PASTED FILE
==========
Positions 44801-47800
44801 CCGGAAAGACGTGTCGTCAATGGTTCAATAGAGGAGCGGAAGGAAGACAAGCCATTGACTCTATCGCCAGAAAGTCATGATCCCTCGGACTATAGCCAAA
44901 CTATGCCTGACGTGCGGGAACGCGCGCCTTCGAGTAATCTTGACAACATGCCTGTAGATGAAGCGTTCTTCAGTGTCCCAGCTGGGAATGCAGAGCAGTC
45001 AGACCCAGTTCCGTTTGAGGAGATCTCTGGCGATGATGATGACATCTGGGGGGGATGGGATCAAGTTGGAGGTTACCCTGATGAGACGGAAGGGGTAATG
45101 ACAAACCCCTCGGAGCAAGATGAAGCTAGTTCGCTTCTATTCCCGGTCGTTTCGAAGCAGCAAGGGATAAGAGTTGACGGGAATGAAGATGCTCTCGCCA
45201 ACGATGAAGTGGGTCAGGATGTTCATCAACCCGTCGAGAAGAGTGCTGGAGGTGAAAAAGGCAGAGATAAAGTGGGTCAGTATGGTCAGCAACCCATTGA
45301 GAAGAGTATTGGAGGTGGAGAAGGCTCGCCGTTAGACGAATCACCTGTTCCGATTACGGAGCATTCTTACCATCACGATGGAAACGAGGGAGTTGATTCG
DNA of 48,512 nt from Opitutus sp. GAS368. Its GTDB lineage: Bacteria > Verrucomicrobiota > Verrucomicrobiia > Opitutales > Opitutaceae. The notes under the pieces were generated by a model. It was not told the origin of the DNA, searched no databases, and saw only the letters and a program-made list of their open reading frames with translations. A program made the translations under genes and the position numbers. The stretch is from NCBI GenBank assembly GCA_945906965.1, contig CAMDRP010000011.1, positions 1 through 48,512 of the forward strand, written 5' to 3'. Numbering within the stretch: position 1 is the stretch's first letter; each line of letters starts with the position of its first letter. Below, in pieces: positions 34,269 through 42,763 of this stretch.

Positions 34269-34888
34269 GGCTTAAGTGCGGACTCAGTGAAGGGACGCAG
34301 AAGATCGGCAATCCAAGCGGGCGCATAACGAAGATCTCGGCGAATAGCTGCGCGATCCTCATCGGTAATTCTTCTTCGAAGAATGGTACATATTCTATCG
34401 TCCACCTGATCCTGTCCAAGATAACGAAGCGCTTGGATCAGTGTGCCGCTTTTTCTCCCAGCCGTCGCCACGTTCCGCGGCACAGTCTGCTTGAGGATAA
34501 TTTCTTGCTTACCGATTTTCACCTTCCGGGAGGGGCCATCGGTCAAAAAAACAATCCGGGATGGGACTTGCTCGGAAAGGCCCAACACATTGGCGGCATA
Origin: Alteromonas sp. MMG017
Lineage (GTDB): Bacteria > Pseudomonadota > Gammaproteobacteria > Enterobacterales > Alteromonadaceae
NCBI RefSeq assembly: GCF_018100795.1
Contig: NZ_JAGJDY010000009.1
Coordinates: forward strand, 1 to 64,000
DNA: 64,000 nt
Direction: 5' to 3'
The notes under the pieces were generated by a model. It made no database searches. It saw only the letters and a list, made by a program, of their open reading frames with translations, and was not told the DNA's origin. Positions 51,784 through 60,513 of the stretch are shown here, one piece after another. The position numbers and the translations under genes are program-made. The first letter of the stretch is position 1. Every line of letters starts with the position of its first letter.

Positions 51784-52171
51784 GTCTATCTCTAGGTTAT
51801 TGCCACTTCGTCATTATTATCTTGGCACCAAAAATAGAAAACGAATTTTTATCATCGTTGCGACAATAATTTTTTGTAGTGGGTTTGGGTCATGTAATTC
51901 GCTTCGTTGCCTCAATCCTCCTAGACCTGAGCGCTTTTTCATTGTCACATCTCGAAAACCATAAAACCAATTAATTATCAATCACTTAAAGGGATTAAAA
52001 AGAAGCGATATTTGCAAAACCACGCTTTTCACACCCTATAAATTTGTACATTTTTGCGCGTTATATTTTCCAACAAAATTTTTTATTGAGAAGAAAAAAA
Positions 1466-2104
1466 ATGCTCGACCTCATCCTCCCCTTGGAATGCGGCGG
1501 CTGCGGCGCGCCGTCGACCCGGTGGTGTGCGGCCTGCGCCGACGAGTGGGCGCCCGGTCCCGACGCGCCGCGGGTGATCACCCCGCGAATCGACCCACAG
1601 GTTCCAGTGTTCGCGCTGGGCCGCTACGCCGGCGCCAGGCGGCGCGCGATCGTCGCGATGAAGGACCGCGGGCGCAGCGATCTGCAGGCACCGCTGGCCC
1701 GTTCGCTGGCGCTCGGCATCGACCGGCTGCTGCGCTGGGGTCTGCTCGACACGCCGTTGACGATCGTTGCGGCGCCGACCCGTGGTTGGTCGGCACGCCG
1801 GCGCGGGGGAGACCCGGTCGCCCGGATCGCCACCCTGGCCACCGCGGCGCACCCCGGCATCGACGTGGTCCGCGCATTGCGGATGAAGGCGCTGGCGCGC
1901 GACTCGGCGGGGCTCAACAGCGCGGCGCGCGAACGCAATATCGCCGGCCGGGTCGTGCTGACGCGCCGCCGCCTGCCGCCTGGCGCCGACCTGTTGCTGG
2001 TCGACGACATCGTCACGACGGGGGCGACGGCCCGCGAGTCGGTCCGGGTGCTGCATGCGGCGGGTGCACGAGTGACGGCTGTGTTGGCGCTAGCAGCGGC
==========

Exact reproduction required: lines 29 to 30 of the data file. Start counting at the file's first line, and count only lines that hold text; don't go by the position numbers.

1501 CTGCGGCGCGCCGTCGACCCGGTGGTGTGCGGCCTGCGCCGACGAGTGGGCGCCCGGTCCCGACGCGCCGCGGGTGATCACCCCGCGAATCGACCCACAG
1601 GTTCCAGTGTTCGCGCTGGGCCGCTACGCCGGCGCCAGGCGGCGCGCGATCGTCGCGATGAAGGACCGCGGGCGCAGCGATCTGCAGGCACCGCTGGCCC